Colorado Rockies: What should they do with Yency Almonte?

DENVER, CO - APRIL 8: Relief pitcher Yency Almonte #62 of the Colorado Rockies delivers to home plate during the eighth inning against the Arizona Diamondbacks at Coors Field on April 8, 2021 in Denver, Colorado. (Photo by Justin Edmonds/Getty Images)
DENVER, CO - APRIL 8: Relief pitcher Yency Almonte #62 of the Colorado Rockies delivers to home plate during the eighth inning against the Arizona Diamondbacks at Coors Field on April 8, 2021 in Denver, Colorado. (Photo by Justin Edmonds/Getty Images) /
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Yency Almonte had a great year for the Colorado Rockies in 2020.

In fact, he was the Rockies best reliever and, arguably, their best pitcher in 2020.

Here’s how he fared in 2020. All comparative stats are among Rockies pitchers with more than six innings pitched in 2020.

  • 27 2/3 innings (the most of any Rockies reliever)
  • 2.93 ERA (the best for any Rockies pitcher)
  • 3.44 FIP (second only to Germán Márquez)
  • 1.12 WHIP (second only to Tyler Kinley)
  • 2.0 walks per nine innings (the best)
  • 0.7 home runs allowed per nine innings (tied for the best)
  • 8.1 hits allowed per nine innings (third-best on the team after Tyler Kinley and Daniel Bard)

But he has been the exact opposite in 2021 as he has been the Rockies worst reliever and worst pitcher.

Comparative stats are among pitchers with at least six innings pitched.

  • 12.86 ERA (worst of all Rockies pitchers)
  • 9.20 FIP (worst)
  • 2.214 WHIP (worst)
  • 7.7 walks per nine innings (worst)
  • 3.2 home runs allowed per nine innings (worst)
  • 12.2 hits allowed per nine innings (third-worst behind rookie left-handers Ben Bowden and Lucas Gilbreath)

Most of Almonte’s advanced stats suggest that he has been a victim of some bad luck (like the FIP above) but they are still well below league average.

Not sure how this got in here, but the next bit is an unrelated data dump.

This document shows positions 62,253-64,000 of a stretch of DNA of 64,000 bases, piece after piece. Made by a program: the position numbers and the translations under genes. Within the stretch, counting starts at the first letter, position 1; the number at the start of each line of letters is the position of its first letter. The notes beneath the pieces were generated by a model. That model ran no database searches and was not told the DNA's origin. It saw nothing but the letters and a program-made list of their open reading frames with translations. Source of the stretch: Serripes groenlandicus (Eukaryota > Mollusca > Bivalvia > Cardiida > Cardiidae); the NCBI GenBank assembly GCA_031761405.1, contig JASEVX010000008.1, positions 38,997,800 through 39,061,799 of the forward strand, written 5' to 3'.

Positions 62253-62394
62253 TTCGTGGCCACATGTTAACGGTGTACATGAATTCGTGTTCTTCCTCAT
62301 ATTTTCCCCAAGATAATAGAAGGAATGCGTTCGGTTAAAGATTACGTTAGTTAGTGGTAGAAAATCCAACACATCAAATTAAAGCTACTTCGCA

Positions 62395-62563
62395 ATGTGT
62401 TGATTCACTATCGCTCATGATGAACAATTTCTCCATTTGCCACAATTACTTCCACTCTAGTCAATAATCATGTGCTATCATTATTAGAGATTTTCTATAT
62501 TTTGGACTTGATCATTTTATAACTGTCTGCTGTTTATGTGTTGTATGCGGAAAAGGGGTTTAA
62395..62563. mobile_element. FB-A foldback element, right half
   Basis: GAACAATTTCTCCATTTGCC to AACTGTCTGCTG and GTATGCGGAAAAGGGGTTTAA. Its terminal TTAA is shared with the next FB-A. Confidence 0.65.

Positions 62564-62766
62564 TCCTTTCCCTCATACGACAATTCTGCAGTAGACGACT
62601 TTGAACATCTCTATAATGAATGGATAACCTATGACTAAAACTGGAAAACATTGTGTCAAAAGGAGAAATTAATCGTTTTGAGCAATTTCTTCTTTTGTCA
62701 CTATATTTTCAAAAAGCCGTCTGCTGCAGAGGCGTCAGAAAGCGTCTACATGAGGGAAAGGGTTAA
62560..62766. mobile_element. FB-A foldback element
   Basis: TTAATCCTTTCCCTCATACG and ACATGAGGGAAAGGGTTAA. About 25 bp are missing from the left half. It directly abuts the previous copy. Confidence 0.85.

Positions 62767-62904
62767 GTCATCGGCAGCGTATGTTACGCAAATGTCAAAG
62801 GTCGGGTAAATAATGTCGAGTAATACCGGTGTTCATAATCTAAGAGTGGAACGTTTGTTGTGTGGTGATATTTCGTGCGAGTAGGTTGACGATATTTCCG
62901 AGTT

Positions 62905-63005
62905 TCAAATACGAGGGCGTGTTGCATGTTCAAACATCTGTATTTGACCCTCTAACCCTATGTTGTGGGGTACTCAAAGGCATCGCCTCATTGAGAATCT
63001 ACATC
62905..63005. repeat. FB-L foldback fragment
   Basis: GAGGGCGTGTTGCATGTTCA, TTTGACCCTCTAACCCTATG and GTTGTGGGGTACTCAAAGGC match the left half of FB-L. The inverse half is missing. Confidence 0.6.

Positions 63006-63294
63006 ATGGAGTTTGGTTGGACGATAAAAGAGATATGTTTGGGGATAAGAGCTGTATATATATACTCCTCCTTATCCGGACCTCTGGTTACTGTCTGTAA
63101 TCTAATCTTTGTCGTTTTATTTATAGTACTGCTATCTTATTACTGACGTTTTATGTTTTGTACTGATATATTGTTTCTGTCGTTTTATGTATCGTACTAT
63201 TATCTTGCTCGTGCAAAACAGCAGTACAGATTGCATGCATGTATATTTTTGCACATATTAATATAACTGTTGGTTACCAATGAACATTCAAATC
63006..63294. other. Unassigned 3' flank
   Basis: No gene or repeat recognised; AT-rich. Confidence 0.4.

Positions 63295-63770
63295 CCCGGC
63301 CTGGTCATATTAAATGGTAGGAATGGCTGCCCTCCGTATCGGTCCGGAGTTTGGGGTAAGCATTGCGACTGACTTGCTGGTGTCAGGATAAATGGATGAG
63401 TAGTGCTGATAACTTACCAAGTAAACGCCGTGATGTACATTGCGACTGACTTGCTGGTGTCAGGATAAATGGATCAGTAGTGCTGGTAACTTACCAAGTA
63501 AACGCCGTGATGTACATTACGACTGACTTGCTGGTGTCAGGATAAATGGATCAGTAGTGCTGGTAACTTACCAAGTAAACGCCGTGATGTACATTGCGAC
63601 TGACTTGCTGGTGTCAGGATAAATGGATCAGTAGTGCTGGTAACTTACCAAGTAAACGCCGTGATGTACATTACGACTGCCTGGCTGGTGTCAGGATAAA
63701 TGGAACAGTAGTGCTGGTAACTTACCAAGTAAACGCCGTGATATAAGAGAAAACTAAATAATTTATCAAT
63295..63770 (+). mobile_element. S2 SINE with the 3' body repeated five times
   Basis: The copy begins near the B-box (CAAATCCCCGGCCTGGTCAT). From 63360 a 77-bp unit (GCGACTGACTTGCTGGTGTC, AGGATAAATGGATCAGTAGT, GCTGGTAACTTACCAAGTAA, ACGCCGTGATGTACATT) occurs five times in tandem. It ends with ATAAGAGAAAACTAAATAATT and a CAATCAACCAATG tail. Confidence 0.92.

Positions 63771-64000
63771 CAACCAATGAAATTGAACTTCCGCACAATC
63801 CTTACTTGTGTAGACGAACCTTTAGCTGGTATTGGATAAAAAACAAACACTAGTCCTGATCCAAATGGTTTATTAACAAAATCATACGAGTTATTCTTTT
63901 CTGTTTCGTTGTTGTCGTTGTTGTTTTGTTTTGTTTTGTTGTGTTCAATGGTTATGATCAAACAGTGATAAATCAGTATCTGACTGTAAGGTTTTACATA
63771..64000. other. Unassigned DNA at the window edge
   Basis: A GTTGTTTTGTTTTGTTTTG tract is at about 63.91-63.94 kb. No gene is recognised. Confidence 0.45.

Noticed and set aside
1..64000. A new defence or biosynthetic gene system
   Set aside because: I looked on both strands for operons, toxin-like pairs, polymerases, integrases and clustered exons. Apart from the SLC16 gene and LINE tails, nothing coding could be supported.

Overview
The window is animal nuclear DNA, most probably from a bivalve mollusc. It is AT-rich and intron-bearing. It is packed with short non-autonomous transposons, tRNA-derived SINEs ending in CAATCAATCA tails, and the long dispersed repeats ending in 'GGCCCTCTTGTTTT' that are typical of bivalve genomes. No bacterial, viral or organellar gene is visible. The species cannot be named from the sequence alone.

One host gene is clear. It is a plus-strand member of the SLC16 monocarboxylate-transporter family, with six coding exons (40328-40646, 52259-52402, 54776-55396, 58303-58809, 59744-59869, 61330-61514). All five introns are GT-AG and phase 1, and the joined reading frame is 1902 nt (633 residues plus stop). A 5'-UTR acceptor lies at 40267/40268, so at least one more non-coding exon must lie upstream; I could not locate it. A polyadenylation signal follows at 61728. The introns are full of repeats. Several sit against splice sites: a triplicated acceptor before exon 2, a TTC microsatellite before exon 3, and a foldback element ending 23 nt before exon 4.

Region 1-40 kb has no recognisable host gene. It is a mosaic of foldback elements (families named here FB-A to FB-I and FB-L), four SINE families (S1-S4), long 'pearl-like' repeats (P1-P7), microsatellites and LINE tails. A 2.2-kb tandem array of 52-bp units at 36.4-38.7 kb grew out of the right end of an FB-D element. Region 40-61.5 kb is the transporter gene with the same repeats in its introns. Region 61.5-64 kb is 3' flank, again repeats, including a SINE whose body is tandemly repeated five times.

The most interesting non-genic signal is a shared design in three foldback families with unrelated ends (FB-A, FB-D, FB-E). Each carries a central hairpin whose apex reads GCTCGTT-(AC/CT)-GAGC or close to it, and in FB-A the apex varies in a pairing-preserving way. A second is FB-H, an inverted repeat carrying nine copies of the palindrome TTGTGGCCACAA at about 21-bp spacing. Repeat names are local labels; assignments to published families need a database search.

In fact, the only stats that are good for him are the average exit velocity (84.7 MPH) and hard hit percentage (27.7 percent), which are in the top five and six percent of the league. In other words, batters are getting a lot of hits off Almonte but he hasn’t been hit particularly hard.

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But how much longer can the Rockies keep turning to Almonte?

Ideally, the Rockies would send him down to the minor leagues but he is out of minor league options.

And his elevated stats aren’t just due to one, really bad outing. He has allowed runs in eight of his 17 outings and he has allowed at least two runs in all eight of those outings.

Other than his velocity being down about 1 MPH for each pitch, there doesn’t seem to be much out of the ordinary. His spin rate on his pitches are around what they were in 2020 or even better than they were last year. The only pitch of his that is being hit way more is his slider, as batters hit .173 off it in 2020 and they are hitting .409 off it this year.

So it seems like pitch location is his worst problem.

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Whether it’s pitch location or something else, if the Rockies plan on contending this season or at least being competitive, Yency Almonte needs to be much closer to his 2020 self rather than 2021. If the tides don’t turn for him soon, Almonte soon may be off the Rockies roster and either in Triple-A Albuquerque (off the 40-man roster) or with a new team because the Rockies simply can’t afford to deal with a pitcher with an ERA of nearly 13 through two months of the season.

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